Interaction of DNA with the Klenow fragment of DNA polymerase I studied by time-resolved fluorescence spectroscopy.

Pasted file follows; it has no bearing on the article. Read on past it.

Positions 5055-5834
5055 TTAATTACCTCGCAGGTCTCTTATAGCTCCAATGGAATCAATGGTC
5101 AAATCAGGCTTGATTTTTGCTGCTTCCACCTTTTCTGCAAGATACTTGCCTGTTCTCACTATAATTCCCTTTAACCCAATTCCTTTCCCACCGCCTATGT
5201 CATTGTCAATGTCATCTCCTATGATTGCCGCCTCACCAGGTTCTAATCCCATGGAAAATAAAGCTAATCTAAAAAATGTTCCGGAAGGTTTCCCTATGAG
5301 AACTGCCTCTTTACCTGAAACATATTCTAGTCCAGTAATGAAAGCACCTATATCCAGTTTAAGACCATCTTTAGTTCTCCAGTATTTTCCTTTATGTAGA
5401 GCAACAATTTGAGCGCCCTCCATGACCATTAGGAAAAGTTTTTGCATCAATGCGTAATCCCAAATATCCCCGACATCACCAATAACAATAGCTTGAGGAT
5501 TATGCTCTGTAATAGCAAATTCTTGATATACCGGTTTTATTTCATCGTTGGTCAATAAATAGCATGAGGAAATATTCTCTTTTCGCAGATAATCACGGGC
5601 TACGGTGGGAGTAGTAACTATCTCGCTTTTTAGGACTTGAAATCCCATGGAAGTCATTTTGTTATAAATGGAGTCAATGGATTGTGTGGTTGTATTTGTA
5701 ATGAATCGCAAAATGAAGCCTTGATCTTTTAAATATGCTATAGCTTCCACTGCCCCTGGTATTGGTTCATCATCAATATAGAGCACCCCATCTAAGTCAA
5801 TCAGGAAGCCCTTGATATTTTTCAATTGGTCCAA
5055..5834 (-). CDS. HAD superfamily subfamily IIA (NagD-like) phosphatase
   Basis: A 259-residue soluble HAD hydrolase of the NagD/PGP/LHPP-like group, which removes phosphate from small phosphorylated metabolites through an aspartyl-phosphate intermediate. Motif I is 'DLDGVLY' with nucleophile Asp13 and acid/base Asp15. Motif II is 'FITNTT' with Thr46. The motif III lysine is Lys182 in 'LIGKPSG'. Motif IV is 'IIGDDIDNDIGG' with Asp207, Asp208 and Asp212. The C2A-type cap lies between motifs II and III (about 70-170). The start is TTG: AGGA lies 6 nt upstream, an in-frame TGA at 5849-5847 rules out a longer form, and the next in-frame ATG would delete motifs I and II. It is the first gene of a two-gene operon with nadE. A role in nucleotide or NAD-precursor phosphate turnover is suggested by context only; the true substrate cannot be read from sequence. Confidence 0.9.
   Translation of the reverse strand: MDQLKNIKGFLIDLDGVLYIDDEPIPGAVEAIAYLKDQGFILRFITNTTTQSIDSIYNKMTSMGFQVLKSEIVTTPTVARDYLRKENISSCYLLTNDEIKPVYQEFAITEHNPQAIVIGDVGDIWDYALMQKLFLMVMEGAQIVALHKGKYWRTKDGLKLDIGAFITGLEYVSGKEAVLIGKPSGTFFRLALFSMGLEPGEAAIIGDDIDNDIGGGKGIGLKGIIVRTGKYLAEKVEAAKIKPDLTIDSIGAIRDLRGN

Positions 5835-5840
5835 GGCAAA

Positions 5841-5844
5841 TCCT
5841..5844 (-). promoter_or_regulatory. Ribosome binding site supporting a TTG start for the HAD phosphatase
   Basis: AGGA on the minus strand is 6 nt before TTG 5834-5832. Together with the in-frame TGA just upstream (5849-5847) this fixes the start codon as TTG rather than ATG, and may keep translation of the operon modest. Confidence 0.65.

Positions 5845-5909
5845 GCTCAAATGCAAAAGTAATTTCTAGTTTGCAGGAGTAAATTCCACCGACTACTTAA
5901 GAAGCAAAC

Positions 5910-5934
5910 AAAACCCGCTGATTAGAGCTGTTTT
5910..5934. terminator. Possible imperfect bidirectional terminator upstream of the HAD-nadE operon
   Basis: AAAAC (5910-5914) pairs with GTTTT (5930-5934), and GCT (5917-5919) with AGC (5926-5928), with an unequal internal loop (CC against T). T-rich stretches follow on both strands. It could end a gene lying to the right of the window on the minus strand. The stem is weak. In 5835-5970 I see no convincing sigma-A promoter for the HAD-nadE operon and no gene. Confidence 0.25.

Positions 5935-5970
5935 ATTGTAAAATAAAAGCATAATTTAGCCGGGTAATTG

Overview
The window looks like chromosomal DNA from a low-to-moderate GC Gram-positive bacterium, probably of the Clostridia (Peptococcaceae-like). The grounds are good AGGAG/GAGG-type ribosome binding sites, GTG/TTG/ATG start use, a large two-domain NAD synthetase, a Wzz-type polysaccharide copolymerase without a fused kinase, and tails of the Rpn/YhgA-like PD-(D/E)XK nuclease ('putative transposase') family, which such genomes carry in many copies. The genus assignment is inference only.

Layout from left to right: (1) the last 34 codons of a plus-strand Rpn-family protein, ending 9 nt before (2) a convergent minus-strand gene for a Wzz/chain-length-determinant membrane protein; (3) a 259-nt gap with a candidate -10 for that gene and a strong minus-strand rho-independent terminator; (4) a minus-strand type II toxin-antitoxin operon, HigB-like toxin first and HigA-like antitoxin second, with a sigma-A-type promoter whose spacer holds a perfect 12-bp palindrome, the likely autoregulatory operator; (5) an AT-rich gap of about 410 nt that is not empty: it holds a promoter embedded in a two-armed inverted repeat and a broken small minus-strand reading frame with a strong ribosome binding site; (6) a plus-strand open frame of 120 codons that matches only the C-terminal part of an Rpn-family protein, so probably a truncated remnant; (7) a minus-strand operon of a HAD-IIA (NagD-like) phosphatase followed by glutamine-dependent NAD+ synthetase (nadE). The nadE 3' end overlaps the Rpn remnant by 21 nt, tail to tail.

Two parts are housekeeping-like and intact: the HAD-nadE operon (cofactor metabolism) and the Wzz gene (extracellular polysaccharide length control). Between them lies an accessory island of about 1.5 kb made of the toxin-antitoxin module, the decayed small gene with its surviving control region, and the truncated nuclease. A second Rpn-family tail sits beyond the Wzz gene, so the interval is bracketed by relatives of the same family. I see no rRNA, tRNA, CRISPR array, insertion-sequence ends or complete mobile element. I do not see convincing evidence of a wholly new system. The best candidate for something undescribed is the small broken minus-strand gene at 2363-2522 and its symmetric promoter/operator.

The interaction of a fluorescent duplex DNA oligomer with the Klenow fragment of DNA polymerase I from Escherichia coli has been studied in solution by using time-resolved fluorescence spectroscopy. An aminonaphthalenesulfonate (dansyl) fluorescent probe was linked by a propyl chain to a C5-modified uridine base located at a specific site in the primer strand of the DNA oligomer. The fluorescent oligomer bound tightly to the Klenow fragment (KD = 7.9 nM), and the probe's position within the DNA-protein complex was varied by stepwise elongation of the primer strand upon addition of the appropriate deoxynucleoside triphosphates. The decay of the total fluorescence intensity and the polarization anisotropy were measured with a picosecond laser and a time-correlated single photon counting system. The fluorescence lifetimes, the correlation time for internal rotation, and the angular range of internal rotation varied according to the probe's position within the DNA-protein complex. These results showed that five or six bases of the primer strand upstream of the 3' terminus were in contact with the protein and that within this contact region there were differences in the degree of solvent accessibility and the closeness of contact. Further, a minor binding mode of the DNA-protein complex was identified, on the basis of heterogeneity of the probe environment observed when the probe was positioned seven bases upstream from the primer 3' terminus, which resulted in a distinctive "dip and rise" in the anisotropy decay. Experiments with an epoxy-terminated DNA oligomer and a site-directed mutant protein established that the labeled DNA was binding at the polymerase active site (major form) and at the spatially distinct 3'----5' exonuclease active site (minor form). The abundance of each of these distinct binding modes of the DNA-protein complex was estimated under solution conditions by analyzing the anisotropy decay of the dansyl probe. About 12% of the labeled DNA was bound at the 3'----5' exonuclease site. This method should be useful for investigating the editing mechanism of this important enzyme.




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